By Jason Samatas, MenLiving Facilitator
Between the recent events in the Middle East, analyzing the political landscape in the United States, and along with a couple of personal issues that arose, I found myself battling with a feeling that I rarely experience; hopelessness. More specifically, I was feeling hopeless about men, our roles in the world, and the fight for mature masculinity. The attacks on Israel have been devastating, as humankind has once again chosen war as its preferred method to resolve conflict. For me, it has brought forth a sense of darkness as I struggle to see the conflict end before much more blood has been shed. I certainly hope I am wrong.
On the home front, we begin what is surely to be one of the most negative and corrosive presidential campaigns in recent history, perhaps ever. We have a congress that remains leaderless, and we have non-stop partisan bickering as many of the problems America faces go unresolved. There are no easy answers to any of the issues facing our country, but I do get hopeless when I see congressional leaders focusing on partisan agendas, retribution against their political enemies, and other non-essential issues to the American public.
Personally, I recently took a long weekend with some of my old college friends. We celebrated two of my friends’ turning 50 with some golf, sun, and pool time while in Scottsdale, Arizona. However, the trip was not as I had hoped. I realized that much of what my friends and I have in common is far in the past; sure we have great memories and old stories. But once we got past those and discussed a more than healthy amount of football, we were short on conversation. We didn’t go deep, we didn’t talk about our fears, and we didn’t talk about our relationships and/or parenting struggles. Instead of really getting open and vulnerable with one another, we cracked another beer. While I’m one to certainly enjoy old stories, talking about football and drinking beers, I felt unfulfilled. Put more bluntly, I felt sad. I felt sad coming to the realization that although these will always be my best friends, I simply don’t have much in common with them anymore.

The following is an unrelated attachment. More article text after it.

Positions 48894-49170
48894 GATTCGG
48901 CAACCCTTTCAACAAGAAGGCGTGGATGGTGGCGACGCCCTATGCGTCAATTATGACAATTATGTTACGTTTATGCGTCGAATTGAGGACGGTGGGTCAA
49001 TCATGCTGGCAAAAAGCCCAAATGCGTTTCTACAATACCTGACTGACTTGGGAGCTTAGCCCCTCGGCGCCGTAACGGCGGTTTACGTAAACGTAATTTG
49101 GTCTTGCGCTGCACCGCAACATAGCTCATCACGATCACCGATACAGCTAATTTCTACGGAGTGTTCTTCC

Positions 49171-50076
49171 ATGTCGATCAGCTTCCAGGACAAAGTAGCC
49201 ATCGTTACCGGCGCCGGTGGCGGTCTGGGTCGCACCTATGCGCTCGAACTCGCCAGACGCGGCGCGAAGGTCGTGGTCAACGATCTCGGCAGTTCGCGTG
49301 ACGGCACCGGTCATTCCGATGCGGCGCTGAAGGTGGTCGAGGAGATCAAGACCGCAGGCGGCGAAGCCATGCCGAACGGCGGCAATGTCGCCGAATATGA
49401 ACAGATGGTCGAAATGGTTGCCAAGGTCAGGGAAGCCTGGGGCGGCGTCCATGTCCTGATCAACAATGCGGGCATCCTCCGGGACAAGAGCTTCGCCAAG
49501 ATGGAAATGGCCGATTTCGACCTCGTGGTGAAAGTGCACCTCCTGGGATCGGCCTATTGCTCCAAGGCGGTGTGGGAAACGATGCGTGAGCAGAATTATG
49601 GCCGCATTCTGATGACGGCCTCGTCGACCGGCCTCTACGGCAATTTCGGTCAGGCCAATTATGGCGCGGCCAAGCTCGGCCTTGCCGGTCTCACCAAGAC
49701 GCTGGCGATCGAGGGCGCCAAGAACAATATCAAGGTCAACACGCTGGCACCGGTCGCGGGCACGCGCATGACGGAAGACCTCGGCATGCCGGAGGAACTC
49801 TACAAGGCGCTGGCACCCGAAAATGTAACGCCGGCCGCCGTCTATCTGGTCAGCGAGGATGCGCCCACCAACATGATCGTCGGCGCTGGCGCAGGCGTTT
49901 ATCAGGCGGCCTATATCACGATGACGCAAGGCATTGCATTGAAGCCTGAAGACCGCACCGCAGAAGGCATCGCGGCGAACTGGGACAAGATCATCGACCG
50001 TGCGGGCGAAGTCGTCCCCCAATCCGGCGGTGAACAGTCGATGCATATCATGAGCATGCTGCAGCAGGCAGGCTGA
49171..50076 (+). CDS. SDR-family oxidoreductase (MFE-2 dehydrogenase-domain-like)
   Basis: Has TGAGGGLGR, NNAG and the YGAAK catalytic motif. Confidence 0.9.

Taking all of this together over the past few weeks, it seems reasonable to me to feel some sense of hopelessness. I felt sadness and a bit of despair. But as I hit my low points over the course of the last week, I decided it would be wise to take some time to meditate and breathe. As I sat quiet with my own thoughts, I came to the conclusion that is absolutely NOT the time to lose hope. The world needs hopeful and optimistic people like me; the world needs men who embody the mature masculine; the world needs men’s groups like MenLiving to continue to provide a space for men to connect, heal and thrive. The world needs good, mature men and I suddenly felt resolve to maintain my positive outlook on life, love and our human existence. The biggest lesson I have learned over the past few years is that I always have a choice. I can choose to feel sadness. I can choose to feel dejected. I can choose to retreat from the circles of men who provide support and love. I can choose to get angry. I can choose to want revenge. I can choose to believe in the darkness of man.
Nope. For me … I choose hope.